Erwin Schrödinger – What is Life?
The molecular picture of the gene (DNA) makes it at least conceivable that the miniature code should be in one-to-one correspondence with a highly complicated and specified plan of development and should somehow contain the means of putting it into operation.  Very well then, but how does it do this?  How are we going to turn ‘conceivability’ into true understanding?
Delbruck’s molecular model, in its complete generality seems to contain no hint as to how the hereditary substance works.  Indeed, I do not expect that any detailed information on this question is likely to come from physics in the near future …. No detailed information about the functioning of the genetic mechanism can emerge from a description of its structure.

That is obvious.

The data – or more precisely the identifying codes for the data are there, but the process – the function isn’t.  The DNA code is just that and could be simply an identifier to get the organisms to the software processes.  It is less an inventory for life and more a hard wired index to software processes, some of which are the ones to create life.  Given that large portions of the DNA structure currently have unknown function, we may find it is an index to early [or even later] life processes.

Lyall Watson – Lifetide
The programmes which determine how a fish swims or a locusts flies, how a chaffinch sings or a baby smiles …….. are part of a long term fixed species or racial ‘memory’ and are open to negotiation only in the sense that individual personality may be altered by how much or how little these instructions get read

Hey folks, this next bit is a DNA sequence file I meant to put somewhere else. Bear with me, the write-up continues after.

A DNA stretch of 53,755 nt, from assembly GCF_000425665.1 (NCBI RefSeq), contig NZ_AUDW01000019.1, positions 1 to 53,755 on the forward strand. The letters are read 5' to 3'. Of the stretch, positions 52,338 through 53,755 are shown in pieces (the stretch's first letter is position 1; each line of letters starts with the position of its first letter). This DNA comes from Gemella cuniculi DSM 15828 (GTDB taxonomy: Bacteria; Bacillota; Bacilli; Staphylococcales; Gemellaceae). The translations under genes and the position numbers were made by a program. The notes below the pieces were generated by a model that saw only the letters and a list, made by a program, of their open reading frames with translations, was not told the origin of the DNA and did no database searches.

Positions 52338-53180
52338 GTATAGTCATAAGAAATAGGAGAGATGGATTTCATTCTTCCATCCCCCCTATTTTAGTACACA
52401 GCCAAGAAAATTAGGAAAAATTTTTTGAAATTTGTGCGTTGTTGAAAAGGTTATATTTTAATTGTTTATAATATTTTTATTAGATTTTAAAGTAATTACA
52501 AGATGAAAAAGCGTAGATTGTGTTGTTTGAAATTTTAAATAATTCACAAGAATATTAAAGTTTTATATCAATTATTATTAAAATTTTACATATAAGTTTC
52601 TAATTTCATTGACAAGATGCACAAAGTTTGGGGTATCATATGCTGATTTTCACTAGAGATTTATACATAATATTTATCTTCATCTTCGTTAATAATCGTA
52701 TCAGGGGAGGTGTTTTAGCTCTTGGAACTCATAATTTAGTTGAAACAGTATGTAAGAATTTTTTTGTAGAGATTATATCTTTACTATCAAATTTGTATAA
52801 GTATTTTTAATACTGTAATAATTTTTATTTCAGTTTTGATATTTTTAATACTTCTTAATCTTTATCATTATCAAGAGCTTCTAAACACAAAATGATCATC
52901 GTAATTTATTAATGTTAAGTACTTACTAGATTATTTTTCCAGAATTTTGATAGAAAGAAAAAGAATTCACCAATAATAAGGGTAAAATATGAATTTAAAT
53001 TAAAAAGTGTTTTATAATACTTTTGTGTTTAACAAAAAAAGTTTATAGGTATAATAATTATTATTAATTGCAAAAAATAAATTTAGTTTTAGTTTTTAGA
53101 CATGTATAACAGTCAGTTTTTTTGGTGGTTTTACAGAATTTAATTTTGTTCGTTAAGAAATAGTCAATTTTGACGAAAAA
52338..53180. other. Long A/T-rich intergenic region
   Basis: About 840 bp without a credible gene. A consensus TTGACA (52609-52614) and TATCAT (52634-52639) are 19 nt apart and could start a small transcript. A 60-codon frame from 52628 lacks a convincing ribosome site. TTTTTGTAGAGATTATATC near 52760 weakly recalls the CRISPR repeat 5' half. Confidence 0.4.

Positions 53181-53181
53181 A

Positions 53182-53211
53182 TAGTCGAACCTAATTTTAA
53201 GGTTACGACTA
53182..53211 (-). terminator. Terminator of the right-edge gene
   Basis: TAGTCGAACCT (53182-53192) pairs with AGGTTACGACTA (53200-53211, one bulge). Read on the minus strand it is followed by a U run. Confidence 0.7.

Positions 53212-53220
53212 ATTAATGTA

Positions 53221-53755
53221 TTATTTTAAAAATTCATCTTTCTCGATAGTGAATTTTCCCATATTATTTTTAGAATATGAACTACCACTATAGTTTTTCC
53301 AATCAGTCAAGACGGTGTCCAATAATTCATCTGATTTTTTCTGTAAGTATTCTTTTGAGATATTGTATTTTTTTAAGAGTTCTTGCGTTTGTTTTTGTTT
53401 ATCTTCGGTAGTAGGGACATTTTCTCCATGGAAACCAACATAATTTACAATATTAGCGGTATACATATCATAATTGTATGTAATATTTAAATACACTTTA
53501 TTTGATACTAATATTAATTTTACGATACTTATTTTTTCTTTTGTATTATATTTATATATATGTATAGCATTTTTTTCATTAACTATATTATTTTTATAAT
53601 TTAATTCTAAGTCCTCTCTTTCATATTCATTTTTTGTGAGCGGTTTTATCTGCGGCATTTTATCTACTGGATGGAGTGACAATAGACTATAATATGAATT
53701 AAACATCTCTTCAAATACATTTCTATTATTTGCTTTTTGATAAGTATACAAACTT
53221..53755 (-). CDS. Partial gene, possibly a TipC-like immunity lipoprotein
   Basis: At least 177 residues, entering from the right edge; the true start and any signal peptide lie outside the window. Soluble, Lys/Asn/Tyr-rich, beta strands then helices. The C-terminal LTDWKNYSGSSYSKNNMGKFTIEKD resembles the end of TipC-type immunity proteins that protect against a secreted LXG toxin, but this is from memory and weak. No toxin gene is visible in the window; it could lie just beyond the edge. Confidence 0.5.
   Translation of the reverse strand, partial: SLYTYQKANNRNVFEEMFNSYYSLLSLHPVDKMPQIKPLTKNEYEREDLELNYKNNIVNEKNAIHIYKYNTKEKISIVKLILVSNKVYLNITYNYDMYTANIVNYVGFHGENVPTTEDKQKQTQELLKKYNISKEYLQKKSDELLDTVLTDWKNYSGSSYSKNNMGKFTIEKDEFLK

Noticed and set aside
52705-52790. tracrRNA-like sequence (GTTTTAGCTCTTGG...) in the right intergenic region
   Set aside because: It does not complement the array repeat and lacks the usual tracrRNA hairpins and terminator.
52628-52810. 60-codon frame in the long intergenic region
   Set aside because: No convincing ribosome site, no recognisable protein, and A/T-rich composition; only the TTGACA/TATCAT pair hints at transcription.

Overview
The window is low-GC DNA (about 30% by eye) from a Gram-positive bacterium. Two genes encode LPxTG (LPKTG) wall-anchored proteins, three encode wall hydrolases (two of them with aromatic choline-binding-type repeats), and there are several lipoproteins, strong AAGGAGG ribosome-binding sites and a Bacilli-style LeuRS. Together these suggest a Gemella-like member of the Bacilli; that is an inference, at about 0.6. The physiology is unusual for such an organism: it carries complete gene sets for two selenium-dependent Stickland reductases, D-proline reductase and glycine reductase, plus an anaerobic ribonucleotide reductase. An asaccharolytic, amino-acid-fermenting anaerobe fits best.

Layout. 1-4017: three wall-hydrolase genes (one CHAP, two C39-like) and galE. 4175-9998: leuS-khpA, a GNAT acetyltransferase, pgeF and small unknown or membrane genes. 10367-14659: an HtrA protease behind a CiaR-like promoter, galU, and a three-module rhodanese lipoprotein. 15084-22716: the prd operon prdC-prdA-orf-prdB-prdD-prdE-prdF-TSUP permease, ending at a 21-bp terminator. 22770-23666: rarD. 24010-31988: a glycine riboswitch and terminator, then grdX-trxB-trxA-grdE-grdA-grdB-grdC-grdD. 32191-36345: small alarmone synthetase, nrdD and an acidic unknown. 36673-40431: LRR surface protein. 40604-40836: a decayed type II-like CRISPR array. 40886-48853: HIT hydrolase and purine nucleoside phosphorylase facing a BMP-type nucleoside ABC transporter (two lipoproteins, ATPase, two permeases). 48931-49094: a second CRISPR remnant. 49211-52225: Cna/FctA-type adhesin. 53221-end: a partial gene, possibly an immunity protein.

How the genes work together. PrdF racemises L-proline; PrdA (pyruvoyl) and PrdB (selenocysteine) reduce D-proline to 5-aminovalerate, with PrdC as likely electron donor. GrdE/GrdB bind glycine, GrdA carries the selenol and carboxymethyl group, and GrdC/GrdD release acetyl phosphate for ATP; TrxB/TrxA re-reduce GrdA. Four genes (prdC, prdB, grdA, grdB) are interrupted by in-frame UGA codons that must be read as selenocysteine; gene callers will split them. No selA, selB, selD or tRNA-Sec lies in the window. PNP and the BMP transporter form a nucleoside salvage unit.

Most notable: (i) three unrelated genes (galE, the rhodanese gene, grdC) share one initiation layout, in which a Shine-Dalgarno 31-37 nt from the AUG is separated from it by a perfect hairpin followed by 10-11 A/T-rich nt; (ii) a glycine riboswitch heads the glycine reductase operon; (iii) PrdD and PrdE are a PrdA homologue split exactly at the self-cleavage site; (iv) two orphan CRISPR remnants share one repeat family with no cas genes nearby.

Erwin Schrödinger – What is Life?
How do the chromosomes behave on mitosis [cell division].  They duplicate both sets, both copies of the code.  The process has been intensively studied under the microscope and is of paramount interest … The salient point is that each of the two ‘daughter cells’ gets a dowry of 2 further complete sets of chromosomes exactly similar to the parent cell.  So all the body cells are exactly alike as regards their chromosome treasure.  ………….

The mere fact that we speak of heredity properties indicates that we recognise the permanence to be almost absolute.  For we must not forget that what is passed on by the parent to the child is not just this or that peculiarity – a hooked nose, short fingers, a tendency to rheumatism, haemophilia, dichromacy etc.  Such features we may conveniently select for studying the laws of heredity.  But actually it is the whole (four dimensional) pattern of the phenotype [i.e. it includes the development of the body over time] the visible and manifest nature of the individual, which is reproduced without appreciable change for generations.

Functions, mind, personality ....................

Lyall Watson – Heaven’s Breath
The biggest mystery of all is cell differentiation, the force which turns one cell in an embryo into an eye, while another, apparently identical and derived from the same fertilised egg, becomes a tooth or a toenail. 

There is nothing in physics or chemistry that can account for this manifest destiny, this awareness of purpose and design.  The blueprint is in the genes, but there are so many other rival plans filed there, that some power still needs to be exercised to turn to the right page, to select the relevant part of our elaborate inheritance. 

And as of now, we do not have a single physical or chemical candidate capable of carrying out such a complex piece of organisation.  It seems certain that life is more than just an assembly of bits and pieces, that an organism is more than the sum of its parts and has properties  and talents which do not exist in, and cannot be predicted from, its components.  There are things about life which are apparently not subject to the normal physical and chemical laws, and may never be explained on a physiochemical basis alone